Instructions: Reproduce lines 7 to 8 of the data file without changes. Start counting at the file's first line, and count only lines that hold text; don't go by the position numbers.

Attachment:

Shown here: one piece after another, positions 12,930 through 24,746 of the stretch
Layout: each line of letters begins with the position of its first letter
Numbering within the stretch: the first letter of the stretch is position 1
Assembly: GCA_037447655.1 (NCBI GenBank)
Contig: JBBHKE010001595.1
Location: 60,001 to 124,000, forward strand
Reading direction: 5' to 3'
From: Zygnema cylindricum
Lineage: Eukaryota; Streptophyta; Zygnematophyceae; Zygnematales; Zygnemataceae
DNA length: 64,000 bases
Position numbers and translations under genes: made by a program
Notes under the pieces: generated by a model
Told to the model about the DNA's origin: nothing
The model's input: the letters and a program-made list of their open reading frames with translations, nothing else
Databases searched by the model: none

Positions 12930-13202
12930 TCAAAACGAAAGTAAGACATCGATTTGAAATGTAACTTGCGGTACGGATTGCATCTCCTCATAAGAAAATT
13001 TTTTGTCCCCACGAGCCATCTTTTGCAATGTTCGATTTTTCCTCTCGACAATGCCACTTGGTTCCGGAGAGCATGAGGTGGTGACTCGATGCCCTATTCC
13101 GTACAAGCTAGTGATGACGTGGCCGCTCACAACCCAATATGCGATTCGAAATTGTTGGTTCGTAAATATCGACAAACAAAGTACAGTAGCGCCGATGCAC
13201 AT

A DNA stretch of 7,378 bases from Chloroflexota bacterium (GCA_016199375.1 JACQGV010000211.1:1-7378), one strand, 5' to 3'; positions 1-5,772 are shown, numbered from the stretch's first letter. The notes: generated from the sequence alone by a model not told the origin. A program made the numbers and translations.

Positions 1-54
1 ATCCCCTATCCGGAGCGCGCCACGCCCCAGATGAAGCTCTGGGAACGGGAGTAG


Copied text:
Reading direction: 5' to 3'
From: Zygnema cylindricum